So if Geronimo wanted to show the German brand of autonomism as being a way forward for oppressed groups in the wider world - and I think he did - then Fire and Flames utterly fails to convincingly make that case. That's certainly not to say it's without merit - and as a bit of a politics geek I loved the many demonstration photos and posters included - but perhaps there is an even better book on the history of German autonomen just waiting to be written.

Monday, November 12, 2012

December 2012 Issue of The Commune

Below is the editorial I wrote for this month's Commune issue (click here for PDF).

There's no easy time to be a communist in a capitalist society of course, but 2012 has been extremely tough going.

2011 started with the popular overthrow of governments in Tunisia and Egypt, the near-general strike in Wisconsin, and continued with Occupy, big student demos and occupations, the Sparks electricians, a growing public sector struggle, and even the spontaneous elements of anti-state and anti-rich mobilisations in the summer riots. While all of these had important limitations, on what might be called the left there was a feeling that momentum was building, and a global reckoning with the bankers at their governments might be in the making.

This year, all that impetus has dissipated - or rather, it has been repressed in some cases, and misdirected in others. The new bosses in Tunisia and Egypt might not be exactly the same as the old bosses, but they have very similar material interests, and they are backed by the same imperial power. Liberals in Wisconsin were able to channel the anger at state Governor Walker in an attempt to replace him with a right wing Democrat - and even this eventually failed due to an understandable lack of enthusiasm. Occupy eventually collapsed under the weight of weather, police brutality and its general orientation away from the wider class. The student struggle also fizzled out due to its isolation in the face of government intransigence, and union tops sold out public sector pensions - largely contributing to a much-reduced London demo in October. The Sparks actually won - but that was back in February, and feels like a long time ago.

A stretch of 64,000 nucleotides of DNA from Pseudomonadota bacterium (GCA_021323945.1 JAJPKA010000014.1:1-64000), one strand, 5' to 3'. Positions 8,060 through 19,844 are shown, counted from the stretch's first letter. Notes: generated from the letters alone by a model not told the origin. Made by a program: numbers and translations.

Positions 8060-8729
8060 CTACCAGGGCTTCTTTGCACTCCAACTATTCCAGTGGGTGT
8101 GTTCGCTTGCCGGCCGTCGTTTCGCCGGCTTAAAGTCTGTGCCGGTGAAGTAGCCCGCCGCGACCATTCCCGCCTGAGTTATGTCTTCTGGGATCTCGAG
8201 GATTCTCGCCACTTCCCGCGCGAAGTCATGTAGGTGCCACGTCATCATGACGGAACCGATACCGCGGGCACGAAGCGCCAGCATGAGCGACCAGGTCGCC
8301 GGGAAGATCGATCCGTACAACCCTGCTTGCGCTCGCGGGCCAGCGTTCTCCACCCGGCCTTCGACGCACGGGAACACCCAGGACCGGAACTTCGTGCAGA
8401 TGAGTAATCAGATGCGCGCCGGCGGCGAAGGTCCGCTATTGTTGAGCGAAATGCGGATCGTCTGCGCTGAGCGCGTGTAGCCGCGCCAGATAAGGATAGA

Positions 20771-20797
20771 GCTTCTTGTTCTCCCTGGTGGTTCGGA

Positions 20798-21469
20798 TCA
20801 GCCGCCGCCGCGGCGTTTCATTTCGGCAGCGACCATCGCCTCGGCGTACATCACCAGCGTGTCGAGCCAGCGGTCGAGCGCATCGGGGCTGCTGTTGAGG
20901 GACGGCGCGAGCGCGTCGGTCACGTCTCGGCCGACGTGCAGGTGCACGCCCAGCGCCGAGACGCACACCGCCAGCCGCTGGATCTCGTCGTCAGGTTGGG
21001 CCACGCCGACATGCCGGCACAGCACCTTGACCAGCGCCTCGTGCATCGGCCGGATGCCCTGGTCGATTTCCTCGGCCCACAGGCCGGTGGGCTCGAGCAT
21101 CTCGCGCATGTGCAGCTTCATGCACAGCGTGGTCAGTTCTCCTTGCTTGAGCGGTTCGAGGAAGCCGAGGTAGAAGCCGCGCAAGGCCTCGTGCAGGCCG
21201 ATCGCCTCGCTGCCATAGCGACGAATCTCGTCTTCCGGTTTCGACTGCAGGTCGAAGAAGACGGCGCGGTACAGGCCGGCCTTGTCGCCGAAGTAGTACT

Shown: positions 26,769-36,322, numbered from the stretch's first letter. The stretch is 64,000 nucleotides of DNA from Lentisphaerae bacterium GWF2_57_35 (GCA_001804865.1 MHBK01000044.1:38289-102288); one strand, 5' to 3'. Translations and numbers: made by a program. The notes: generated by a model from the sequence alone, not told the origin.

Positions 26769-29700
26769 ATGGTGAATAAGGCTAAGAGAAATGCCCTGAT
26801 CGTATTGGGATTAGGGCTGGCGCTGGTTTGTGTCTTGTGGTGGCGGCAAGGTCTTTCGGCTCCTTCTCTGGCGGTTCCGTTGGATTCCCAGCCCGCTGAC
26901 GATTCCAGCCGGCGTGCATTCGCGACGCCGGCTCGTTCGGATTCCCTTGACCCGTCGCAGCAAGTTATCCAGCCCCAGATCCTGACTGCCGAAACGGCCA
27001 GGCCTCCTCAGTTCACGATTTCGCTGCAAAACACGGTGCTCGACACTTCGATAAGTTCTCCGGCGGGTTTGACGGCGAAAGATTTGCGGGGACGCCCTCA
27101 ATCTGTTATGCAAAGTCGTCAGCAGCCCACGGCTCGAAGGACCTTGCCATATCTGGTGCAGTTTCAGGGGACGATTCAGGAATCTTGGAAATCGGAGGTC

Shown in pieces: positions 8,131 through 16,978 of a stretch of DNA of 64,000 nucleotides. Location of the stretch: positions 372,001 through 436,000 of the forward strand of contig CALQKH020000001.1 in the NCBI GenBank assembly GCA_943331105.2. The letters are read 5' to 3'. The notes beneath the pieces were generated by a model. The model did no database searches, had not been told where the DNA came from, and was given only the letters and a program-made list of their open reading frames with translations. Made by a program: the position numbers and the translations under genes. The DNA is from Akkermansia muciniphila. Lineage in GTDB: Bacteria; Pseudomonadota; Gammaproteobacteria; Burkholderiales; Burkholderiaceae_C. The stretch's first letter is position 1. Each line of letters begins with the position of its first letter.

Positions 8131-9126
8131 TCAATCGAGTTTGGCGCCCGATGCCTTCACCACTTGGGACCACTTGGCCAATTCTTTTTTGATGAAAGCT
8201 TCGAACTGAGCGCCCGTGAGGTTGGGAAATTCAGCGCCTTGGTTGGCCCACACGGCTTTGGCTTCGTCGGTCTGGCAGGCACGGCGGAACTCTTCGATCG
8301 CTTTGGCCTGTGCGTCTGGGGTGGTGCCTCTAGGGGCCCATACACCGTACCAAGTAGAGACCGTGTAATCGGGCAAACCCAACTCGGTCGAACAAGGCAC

That's not to say there haven't been other promising struggles - the growing resistance in Greece, Spain and South Africa looks very positive. But by and large, 2012 has felt like banging our collective head against a brick wall.

In this context, it's no surprise that: a) The Commune have gone through a bit of a shakeup, and b) our first issue in a few months has a slightly inward-looking feel - looking at different forms of working class organisation. Some times it is useful to pause and take stock, and many of give huge amounts of our time and energy to various struggles, and putting so much in with little success can quickly lead to burnout.

So Simon Hardy of the new Anti-Capitalist Initiative argues that it is time for unity to be built on the left, and he has the model of SYRIZA - Greece's main opposition party - in mind. An interview with Michael Albert sets-out the perspective of his group - the International Organisation for a Participatory Society - based on self-management, equity/justice, solidarity, diversity, ecological stewardship and internationalism - all aims that communists would share. But also John Keeley examines the problems he sees in Albert's vision - particularly its throwing "the Marxist bath out with the Leninist bath water", and losing its "materialist foundations".

The Marx-Bakunin conflict is recalled by David Adam, who reveals that it wasn't the straight battle between "absolute liberty and authoritarianism" that is often painted.  An understanding of this can have a bearing on the struggles of today if self-identifying Marxists and anarchists can find common ground.